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I used to collect quotes. In a junior planner kinda way, a good quote could sometimes make up for a lack of actual insight. Most of them were the classics – a bit of Gandhi, a spot of Jobs and a sprinkling of Edison and Henry Ford for good measure.
Through the generic sludge, one gem has always stuck with me, bubbling away in my subconscious. It’s the combination of verbs towards the beginning of the sentence that strike me:
"In other words, embarrass and shackle the progress of improvement tomorrow by recording and registering as law the prejudices or errors of today."
Embarrass and shackle progress. This was written by Isambard Kingdom Brunel in criticism of a governmental commission’s interference with the leaps of engineering being made in the era. By potentially mandating certain practices in the building of bridges, there was no room for innovation, which clearly frustrated Brunel and his contemporaries. Not only shackling progress but embarrassing it too. That’s awful.
We work in an age when there is wonderful and robust information about what works well. We’re bringing in behavioural economics, we’re quoting Binet and Field’s work with the IPA Databank, and we’re increasingly able to bring a whole heap of implicit and explicit data to bear on our decisions. This is a very good thing. Accountability is essential.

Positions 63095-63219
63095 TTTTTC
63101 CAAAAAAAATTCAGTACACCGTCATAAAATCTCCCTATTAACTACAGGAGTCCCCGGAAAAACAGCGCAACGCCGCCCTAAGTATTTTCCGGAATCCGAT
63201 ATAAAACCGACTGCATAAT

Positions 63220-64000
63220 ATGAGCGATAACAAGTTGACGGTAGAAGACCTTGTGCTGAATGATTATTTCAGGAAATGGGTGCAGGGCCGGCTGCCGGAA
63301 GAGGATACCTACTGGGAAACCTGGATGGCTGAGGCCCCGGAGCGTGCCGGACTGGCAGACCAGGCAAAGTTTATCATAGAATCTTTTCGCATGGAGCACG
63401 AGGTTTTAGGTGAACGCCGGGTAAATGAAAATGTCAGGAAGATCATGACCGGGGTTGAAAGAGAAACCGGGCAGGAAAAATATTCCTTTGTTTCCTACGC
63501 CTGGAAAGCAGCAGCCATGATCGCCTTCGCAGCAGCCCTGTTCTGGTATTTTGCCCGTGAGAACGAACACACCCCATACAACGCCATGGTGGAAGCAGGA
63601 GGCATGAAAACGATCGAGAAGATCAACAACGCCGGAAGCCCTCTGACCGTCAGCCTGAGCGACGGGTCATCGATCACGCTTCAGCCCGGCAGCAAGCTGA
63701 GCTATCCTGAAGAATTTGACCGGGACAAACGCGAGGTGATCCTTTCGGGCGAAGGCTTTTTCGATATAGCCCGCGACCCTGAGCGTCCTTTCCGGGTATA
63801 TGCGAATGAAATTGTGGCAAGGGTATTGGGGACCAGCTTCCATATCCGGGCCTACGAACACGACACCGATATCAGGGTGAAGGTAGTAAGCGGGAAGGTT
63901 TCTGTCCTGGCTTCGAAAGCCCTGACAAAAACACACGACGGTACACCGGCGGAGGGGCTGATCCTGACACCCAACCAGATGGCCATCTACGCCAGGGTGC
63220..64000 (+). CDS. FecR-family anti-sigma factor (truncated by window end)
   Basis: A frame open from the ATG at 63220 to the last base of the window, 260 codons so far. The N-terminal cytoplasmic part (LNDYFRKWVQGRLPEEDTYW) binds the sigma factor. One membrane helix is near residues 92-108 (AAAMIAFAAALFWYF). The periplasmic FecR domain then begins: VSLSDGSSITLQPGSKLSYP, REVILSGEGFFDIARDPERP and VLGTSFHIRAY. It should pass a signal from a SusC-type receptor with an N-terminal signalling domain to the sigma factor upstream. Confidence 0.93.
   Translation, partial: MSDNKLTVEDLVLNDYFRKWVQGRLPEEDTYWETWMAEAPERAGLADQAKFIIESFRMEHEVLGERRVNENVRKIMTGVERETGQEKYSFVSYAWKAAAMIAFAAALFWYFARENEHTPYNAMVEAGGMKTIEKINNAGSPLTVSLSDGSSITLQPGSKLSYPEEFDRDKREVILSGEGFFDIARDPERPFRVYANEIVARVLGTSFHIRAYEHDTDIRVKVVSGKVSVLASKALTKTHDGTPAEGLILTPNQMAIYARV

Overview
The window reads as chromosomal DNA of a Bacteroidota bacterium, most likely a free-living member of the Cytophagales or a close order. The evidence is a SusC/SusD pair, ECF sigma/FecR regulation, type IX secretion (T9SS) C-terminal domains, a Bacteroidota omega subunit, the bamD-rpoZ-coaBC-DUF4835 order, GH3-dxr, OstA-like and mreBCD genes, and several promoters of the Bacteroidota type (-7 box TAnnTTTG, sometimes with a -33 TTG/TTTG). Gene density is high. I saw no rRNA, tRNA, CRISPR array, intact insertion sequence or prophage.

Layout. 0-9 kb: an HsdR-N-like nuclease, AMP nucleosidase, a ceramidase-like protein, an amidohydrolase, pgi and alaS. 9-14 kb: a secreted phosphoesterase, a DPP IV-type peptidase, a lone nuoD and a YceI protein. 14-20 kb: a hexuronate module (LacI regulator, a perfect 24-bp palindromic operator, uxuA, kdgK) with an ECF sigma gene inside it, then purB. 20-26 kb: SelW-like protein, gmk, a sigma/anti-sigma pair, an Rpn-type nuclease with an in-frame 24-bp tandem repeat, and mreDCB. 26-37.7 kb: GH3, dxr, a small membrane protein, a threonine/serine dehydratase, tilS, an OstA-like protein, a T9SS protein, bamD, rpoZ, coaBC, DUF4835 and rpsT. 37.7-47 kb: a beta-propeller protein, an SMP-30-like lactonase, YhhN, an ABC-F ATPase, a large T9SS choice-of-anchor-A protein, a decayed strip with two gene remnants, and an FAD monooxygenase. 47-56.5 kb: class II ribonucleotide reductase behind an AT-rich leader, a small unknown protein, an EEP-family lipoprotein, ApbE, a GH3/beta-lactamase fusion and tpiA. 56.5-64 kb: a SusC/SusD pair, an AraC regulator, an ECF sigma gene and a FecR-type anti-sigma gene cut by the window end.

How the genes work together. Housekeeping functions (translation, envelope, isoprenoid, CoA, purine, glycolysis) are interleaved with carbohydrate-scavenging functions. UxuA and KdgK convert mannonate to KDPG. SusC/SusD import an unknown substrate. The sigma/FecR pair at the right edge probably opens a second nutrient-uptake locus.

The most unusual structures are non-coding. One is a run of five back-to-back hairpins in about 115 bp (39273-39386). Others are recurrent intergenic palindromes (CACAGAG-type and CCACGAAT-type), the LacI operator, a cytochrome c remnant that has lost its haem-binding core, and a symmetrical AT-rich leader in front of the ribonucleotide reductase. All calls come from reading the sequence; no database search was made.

But there is a danger that we’re shackling progress and innovation. And hence embarrassing what we could be doing. There is potential for convergence, with everything becoming increasingly similar – off-the-shelf marketing, choosing agencies because of a specific, homogeneous type of output rather than the quality, relevance and efficacy of it for the client’s challenges.
We need something that brings our knowledge to bear without restricting creativity or the breadth of possible solutions. We need a guide, something we believe in that differentiates our approach. But this mustn’t become shackles, it must be a fillip.
If you don’t have an opinion about how all this stuff works, then I recommend you get one as soon as possible. But having a strong view on how the work actually works is a very different thing from a singular view on what work will work. Context changes, brands are (hopefully) different, customers are not static in behaviour or attitude.
At MBA, we have developed a model for purchase decisions, taking inspiration from Google’s Zero Moment of Truth, McKinsey and our own extensive experience. This model is tight in that it expresses a particular belief about how people buy things in this digital age, yet is loose enough to be a prompt for thinking about what is required rather than defining it within restrictive parameters.
The answers we produce for clients including O2, Investec, Neilson Active Holidays and Avios all look different, but the work is all grounded in the rigour of our model, thinking through what we need to do to achieve business results.
Shackles restrict. They hurt, they shame. Our knowledge should be used to build better and contextually relevant futures for brands rather than stirring an increasingly bland and amorphous pot.
An inspiration: Jiro Ono (Jiro Dreams Of Sushi) – a lifetime spent in the pursuit of mastery.
Guiding principle: People not consumers
She likes the way he thinks: "James is a great holistic thinker who retains an attention to detail. He brings logic, creativity, energy and clarity." - May Auster, senior marketing manager, Investec Wealth & Investment